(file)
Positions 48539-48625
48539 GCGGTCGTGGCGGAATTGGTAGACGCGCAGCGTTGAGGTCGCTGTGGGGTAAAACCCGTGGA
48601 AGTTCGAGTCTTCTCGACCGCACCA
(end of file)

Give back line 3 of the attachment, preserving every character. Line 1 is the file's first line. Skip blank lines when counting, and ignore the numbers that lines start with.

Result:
48601 AGTTCGAGTCTTCTCGACCGCACCA